Japanese Toys at the SFO Museum show

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 I finally got around to seeing the new SFO Museum show called Japanese Toys ! From Kokeshi to Kaiju. For those who may not know the San Francisco airport ( SFO ) has an actual accredited museum contained within the various terminals and corridors.

Like me, you’ve probably seen various exhibits big and small while waiting for flights. I guess I never thought about the fact that these are all painstakingly designed, researched and displayed. Yes, just like a stand alone museum.

A quick back story, over a year ago I was contacted by SFO curator Nicole Mullen about participating in a group show at the SFO Museum about Japanese toys. The premise was to show a overview of toys made in Japan, from wood toys, tin toys, through modern plastic toys. Not just Monster or Kaiju toys, mind you, this aspect actually interested me. I see Kaiju toys in my room everyday, but to see other types of toys and characters I thought would make for a nice exhibit.

I was interested but did not really know how I felt about loaning out my 100+ toys for 8-9 months. While the exhibit would be about 6 months the process would involve coming to pick up the items, carefully wrapping them for travel to their offices. Once there condition reports and such were generated and they planned out how to display the 500+ items that would be the show. In fact, they would completely stage the exhibit off site before the actual display in the terminal.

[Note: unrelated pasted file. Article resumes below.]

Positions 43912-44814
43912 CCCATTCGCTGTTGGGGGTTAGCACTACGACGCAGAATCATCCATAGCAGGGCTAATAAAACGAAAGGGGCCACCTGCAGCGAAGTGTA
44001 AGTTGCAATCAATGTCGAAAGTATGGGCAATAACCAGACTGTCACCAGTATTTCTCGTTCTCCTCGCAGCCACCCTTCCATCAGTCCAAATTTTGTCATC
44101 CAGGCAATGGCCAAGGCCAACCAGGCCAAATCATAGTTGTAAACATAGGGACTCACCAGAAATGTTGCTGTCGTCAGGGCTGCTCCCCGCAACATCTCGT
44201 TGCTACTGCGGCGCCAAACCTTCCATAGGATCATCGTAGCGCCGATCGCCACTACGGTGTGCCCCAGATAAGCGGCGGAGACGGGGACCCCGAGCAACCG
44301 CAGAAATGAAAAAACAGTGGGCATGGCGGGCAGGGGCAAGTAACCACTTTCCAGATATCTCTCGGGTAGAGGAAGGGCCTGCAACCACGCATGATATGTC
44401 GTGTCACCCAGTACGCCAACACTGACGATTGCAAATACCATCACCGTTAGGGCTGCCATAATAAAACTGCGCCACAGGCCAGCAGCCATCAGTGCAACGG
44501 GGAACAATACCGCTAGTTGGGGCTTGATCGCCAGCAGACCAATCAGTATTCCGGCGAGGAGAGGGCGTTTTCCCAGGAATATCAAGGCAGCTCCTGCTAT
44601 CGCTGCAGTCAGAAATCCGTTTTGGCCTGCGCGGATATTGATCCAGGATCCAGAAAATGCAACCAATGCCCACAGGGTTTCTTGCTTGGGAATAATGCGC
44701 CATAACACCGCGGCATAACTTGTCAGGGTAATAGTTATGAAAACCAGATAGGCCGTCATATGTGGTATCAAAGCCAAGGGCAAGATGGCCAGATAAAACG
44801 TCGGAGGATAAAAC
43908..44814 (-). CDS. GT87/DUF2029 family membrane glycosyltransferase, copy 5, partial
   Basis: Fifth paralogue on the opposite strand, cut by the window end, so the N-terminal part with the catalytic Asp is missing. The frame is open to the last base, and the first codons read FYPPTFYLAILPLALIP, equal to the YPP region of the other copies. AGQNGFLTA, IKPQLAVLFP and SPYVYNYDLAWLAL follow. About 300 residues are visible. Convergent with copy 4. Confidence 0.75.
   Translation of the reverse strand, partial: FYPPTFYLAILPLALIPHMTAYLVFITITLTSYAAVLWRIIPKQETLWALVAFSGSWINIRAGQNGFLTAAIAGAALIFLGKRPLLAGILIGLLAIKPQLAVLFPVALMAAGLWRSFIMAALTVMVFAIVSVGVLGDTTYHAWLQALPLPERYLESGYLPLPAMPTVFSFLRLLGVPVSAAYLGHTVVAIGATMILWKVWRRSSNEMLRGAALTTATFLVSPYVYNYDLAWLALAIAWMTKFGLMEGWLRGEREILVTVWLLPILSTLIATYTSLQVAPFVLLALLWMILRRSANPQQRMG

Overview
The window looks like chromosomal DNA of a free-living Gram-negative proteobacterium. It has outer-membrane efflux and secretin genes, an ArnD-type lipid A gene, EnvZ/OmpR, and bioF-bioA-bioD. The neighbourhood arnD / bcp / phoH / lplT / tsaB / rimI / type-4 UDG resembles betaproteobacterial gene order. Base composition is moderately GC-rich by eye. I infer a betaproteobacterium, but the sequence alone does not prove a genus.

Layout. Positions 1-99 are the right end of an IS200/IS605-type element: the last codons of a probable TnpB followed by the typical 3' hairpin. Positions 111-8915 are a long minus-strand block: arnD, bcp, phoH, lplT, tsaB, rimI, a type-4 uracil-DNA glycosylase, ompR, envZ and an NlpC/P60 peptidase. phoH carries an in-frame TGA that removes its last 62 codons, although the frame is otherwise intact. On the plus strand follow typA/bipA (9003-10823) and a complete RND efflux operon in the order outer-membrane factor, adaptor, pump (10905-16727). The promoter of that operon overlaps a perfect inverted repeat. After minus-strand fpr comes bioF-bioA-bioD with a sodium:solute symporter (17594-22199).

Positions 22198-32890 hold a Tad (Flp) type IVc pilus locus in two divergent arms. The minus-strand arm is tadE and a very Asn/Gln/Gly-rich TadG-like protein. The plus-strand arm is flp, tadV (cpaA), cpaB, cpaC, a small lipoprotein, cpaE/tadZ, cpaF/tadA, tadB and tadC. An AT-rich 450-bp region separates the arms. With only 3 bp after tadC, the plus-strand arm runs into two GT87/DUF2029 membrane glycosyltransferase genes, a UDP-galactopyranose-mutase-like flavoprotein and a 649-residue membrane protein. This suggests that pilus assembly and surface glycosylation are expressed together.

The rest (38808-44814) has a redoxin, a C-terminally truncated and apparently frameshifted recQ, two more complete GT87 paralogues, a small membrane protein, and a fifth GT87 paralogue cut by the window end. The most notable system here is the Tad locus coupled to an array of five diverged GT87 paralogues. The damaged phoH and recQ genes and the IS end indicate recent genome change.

Needless to say, each step of the way, the Nicole, Kelvin and Alisa and the SFO staff were not only professional but always open to communication about any of my concerns concerning any steps of the process.They were mindful to treat all items with museum gloves, archival packing and even in displaying them to be mindful of sunlight etc.

If they ever contact you about loaning items for a show I would give them all a big thumbs up 😉